We learned early on that the social determinants of health (ie, poverty, education, housing, and inequality) shape the foundation of a community and the priorities of an individual. If someone is hungry or is worried about his/her grandchild who doesn’t have enough to eat or decent clothes to wear, she will likely not prioritize medication adherence or using the appropriate inhaler technique. We honor our participants when we listen to their priorities. Learning from and partnering with community referral specialists where you live will likely bring your customers/ patients tangible benefits and greater satisfaction with your care.

Insurance Counseling

Careful listening to our participants and other seniors convinced us to expand services in 2006 to begin Medicare insurance counseling. With the advent of Medicare Part D, we expanded our eligibility guidelines for financial assistance as we became the secondary payer for many seniors who had Medicare Part D as their primary coverage. However, Medicare Part D introduced major health literacy challenges and mind-numbing choices. Eventually, SPA became Durham’s Seniors’ Health Insurance Information Program (SHIIP), offering Medicare insurance counseling to seniors and adults with disabilities.

Every day in America, 10,000 Baby Boomers turn 65 and most need help to make good Medicare insurance choices. Ironically, some of our most important clinical interventions occur when our pharmacists sign off on insurance counseling because they are not only ensuring adequate coverage, but also that the medicines are appropriate. Offering insurance counseling is a big draw because the savings can be significant. For the past 4 years, two-thirds of the beneficiaries we have helped during Medicare’s annual election period needed to switch plans, for an annual average savings of $500 to $700.

While pharmacists cannot steer Medicare beneficiaries to specific plans, they can help them review their choices based on their specific medication needs. Alternatively, pharmacists can make referrals to their local SHIIP offices. This tailored help is another value-added service that builds mutual trust and respect.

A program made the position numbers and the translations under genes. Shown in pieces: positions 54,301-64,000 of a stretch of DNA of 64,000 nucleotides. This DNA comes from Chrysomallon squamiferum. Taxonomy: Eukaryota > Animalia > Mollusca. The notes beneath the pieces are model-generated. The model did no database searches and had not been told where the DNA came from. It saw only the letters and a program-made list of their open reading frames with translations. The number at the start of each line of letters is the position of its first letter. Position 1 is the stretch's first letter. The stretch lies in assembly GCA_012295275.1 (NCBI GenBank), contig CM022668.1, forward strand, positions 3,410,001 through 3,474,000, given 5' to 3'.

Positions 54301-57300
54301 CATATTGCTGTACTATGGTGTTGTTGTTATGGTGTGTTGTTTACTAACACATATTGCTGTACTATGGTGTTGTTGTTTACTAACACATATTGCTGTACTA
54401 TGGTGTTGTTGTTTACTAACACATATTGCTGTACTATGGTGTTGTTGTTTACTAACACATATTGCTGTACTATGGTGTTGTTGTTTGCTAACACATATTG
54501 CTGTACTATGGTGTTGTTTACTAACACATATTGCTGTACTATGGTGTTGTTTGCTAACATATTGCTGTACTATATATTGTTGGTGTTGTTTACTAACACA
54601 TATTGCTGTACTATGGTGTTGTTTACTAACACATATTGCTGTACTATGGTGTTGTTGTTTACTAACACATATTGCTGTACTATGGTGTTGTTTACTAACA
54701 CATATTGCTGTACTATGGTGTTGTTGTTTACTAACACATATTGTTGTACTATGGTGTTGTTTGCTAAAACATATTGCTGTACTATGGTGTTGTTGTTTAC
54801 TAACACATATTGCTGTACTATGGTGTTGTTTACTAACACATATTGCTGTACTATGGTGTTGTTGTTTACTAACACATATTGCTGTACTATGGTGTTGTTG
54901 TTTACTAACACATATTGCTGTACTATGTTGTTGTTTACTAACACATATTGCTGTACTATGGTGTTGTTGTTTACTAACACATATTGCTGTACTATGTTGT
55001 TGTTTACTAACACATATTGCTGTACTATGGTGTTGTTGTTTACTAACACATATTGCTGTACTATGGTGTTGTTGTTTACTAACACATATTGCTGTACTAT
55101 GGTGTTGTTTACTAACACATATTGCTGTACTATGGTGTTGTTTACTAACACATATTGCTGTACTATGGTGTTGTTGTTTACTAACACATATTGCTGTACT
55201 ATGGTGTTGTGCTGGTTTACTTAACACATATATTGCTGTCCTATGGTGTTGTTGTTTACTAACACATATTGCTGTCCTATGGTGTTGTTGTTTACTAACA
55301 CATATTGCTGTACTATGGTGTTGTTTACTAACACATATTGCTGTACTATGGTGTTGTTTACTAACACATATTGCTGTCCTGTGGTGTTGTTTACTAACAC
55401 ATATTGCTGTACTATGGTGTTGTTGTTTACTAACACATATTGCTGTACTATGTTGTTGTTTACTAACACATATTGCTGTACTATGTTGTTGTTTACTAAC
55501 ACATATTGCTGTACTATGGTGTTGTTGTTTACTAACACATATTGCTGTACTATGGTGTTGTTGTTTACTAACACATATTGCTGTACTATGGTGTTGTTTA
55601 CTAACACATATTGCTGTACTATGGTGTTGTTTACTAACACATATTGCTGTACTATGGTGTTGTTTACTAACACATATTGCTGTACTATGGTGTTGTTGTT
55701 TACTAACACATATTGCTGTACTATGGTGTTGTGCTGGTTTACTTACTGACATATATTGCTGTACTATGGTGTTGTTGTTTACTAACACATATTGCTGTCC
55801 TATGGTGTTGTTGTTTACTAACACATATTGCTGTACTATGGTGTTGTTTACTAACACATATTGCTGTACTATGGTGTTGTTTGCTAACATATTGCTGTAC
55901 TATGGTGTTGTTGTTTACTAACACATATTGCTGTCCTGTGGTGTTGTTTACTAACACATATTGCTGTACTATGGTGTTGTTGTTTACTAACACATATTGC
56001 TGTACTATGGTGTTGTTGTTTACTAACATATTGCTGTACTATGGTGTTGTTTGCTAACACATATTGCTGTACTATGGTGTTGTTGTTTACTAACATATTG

Health care reform tenets recognize care coordination—and the relationships required to make this successful—as critical for improving health outcomes. For example, hospitals now feel pressure to improve discharge planning so that they are not financially penalized for higher than expected Medicare readmissions. This “hand-off” in the community is a real opportunity for pharmacists as medication reconciliation and transitions in care (ie, once discharged back home) can be challenging, with complicated, confusing, or expensive medication regimens.

Whether someone at Senior PharmAssist is discussing drug interactions, paying for medicines, counseling about Medicare advantage plans, or sharing local food pantry information—we try to focus on the top priority for the Medicare beneficiary. We are important to them because they are important to us.

Gina Upchurch, BSPharm, RPh, MPH, is the founder and executive director of Senior PharmAssist. She earned her bachelor of science in pharmacy and her master’s degree in public health at UNC-Chapel Hill. She also completed a residency in geriatric pharmacy practice at UNC-CH. She remains as adjunct faculty with both schools in the division of pharmacy practice and experiential education and the department of health behavior and health education, respectively. Between degrees, she served as a US Peace Corps volunteer teaching science in Botswana.